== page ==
There is a big difference between these two actions. Responding to something or reacting to it are choices that can have large and damaging repercussions. I have explored this idea in my own life for the last few years. I made it a priority in all my interactions but most importantly with myself and how I treated me. Of course it will never be perfect but it’s become one of my works in progress. By learning to push that invisible pause button, imagine how much different outcomes in a wide range of situations could be! You get a mean text and instead of reacting to it, you thoughtfully respond. Not two seconds later either, you consciously decide to allow for some space between your thoughts, feelings and actions (whether or not to respond or react). Too many of us purely react to everything in life. We look at everything as though the entire world is against us and we must always be on the defense. Is that mindset allowing for space? How well does that serve us not only as a society but in our individual lives? These are some of the questions I ask myself.

When I encounter a difficult person or situation in life it’s easy to react to them and doesn’t require much thought, looking at it soley from the emotional side. If I can shift my thinking, push the pause button and allow for some space (even 15 seconds) imagine what my response can be?! Putting these ideas into actual practice helps them become more automatic. I have a tendency to act impulsively so this was a challenge for me at first. When I shifted my thinking to decide what was more instinctive to my nature, a loving response or a hateful reaction that’s what made all the difference.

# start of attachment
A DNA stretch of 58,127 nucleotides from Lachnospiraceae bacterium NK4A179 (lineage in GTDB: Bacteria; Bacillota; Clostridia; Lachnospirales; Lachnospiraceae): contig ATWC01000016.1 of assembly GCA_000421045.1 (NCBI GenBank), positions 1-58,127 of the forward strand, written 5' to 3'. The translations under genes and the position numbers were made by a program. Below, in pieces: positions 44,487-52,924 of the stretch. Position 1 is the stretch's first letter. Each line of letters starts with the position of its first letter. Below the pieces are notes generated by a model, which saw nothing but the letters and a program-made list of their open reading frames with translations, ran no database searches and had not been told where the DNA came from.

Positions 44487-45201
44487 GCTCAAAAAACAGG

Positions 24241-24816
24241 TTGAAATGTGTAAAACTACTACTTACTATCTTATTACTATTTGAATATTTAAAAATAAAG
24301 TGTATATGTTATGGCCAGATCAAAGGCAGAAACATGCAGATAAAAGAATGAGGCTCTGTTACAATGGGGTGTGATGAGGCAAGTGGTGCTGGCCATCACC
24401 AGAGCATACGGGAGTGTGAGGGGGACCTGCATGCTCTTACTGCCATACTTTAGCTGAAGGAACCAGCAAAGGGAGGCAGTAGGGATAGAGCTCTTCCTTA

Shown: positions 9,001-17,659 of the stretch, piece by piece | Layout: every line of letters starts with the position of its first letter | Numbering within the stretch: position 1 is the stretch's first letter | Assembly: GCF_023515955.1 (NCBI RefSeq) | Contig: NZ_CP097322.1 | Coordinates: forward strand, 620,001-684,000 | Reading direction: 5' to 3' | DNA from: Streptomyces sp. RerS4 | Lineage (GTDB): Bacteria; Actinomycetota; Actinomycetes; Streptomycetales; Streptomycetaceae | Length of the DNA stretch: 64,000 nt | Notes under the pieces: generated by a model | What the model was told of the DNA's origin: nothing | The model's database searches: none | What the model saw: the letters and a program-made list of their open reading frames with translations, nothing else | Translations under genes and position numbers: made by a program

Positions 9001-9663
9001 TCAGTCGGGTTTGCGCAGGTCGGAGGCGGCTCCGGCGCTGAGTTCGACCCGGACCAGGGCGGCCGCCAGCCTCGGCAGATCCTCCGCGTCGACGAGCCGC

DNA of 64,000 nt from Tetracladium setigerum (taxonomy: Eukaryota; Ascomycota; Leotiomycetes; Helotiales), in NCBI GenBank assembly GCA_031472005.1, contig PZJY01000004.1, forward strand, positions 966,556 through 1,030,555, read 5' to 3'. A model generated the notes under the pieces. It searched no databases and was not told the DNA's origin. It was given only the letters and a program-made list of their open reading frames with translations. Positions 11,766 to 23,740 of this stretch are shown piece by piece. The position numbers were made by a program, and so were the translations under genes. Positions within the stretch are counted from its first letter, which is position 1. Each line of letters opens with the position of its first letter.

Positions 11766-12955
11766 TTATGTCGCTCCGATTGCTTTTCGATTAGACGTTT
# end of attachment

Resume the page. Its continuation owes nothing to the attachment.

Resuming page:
In the end it’s all about staying true to onesef. I must decide to respond or react by what I value in myself. I refuse to take on what others want to impress upon me based on their own scewed perceptions. We are so caught up in the judgements of others that our minds start agreeing with them! Mostly I choose to respond to life in a kind and gentle way. Yes, when I’m met with anger and hatred it would be easy to react with more of the same but ultimately that doesn’t make me feel really good. I end up with regrets, nobody wins and especially learns anything from that kind of interaction.

More of us need to push that pause button. Respond with empathy and react with loving compassion. These are the human qualities that are virtually disappearing from too many around us. I hope you can find your pause button and allow for some space. The next generation is watching. This is a poem inspired by the concept of space.